One of my clients is in his late 20s. He’s been a Program Manager for the last 18 months. When I ran into him recently, he told me that he wants to leave his current job but can’t because he hasn’t been there two years. I asked him, “What’s the difference between a year and a half and two years?” For a company looking for a manager with 1-3 years’ experience, he fits the qualifications. He’s not looking to move up in his career at this point. Why not make a lateral move? Why does my client want to move? His boss is not supportive, and there is some chance he could be fired or demoted. Now is the time for him to move.
One of my clients, let’s call him Fred, is an executive in his mid-sixties. He’s told me more than once that he plans to retire at 70, so I was surprised last week when he informed me that he’s interviewing for a new job. He’s happy with his current position, and he’s been with the company for six years. When I asked why he’d consider leaving. Fred answered, “I might get a better deal,” adding that he thinks the new position could pay him as much as $10,000 more a year.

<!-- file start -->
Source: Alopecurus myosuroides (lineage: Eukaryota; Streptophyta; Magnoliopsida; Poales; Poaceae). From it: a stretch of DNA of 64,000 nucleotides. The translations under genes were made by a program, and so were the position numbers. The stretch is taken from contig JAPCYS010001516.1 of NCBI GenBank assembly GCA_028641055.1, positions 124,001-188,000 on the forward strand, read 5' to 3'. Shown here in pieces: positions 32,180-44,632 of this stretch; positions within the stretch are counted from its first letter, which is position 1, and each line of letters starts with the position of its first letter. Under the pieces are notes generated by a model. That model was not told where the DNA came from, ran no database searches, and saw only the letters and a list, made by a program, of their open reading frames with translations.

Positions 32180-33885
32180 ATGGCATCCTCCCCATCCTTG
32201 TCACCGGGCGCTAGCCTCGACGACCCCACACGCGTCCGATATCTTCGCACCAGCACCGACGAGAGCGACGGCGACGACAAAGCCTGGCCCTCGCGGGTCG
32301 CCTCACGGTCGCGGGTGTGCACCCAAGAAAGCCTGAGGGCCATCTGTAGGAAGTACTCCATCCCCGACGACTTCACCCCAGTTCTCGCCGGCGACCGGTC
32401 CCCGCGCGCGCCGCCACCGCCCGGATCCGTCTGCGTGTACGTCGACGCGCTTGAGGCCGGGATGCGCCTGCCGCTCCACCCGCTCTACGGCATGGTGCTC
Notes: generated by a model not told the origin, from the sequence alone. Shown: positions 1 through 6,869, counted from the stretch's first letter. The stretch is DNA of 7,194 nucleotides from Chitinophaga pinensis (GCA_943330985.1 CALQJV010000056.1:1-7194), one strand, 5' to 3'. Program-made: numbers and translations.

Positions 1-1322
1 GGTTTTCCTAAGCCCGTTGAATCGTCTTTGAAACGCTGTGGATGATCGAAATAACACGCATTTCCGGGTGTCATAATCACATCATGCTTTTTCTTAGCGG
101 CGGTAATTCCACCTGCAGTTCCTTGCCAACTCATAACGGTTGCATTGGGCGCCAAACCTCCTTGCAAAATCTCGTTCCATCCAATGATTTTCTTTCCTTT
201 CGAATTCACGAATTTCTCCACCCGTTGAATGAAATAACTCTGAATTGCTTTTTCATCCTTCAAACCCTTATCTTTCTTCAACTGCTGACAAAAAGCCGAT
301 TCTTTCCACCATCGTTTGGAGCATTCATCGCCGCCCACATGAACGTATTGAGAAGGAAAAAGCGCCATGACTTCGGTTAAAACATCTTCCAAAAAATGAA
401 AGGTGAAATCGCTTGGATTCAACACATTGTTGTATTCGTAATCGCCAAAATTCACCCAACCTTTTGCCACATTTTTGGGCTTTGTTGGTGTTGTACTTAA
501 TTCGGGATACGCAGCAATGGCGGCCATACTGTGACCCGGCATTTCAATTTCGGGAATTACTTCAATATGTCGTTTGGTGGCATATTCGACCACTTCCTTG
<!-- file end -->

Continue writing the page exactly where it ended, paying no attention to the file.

His response opened my eyes. Even if someone is only going to work for three or for more years, a annual salary increase of $5,000-$10,000 is a lot of money. Fred then put his decision in a better perspective: “How do I know what’s out there if I don’t look? Going on this interview might convince me that my current job is great, or it could give me a chance for something better.” Throughout his career, Fred has consistently moved when he found a good opportunity. He didn’t stay with an employer out of a sense of loyalty or, worse still, fear of change. Over the years, he’s been laid off a few times, but his approach to the job search has always led him to find new opportunities.
My take away from this story is that a smart professional never stops looking for a better deal, especially in an economy where most employers are stingy with raises and generous in giving more work. Changing jobs can often bring a higher salary and other perks. It can, as Fred pointed out, also show that the current employer isn’t so bad. Looking for something new brings perspective, which is good in any aspect of life. Start looking. Who knows what you’ll find?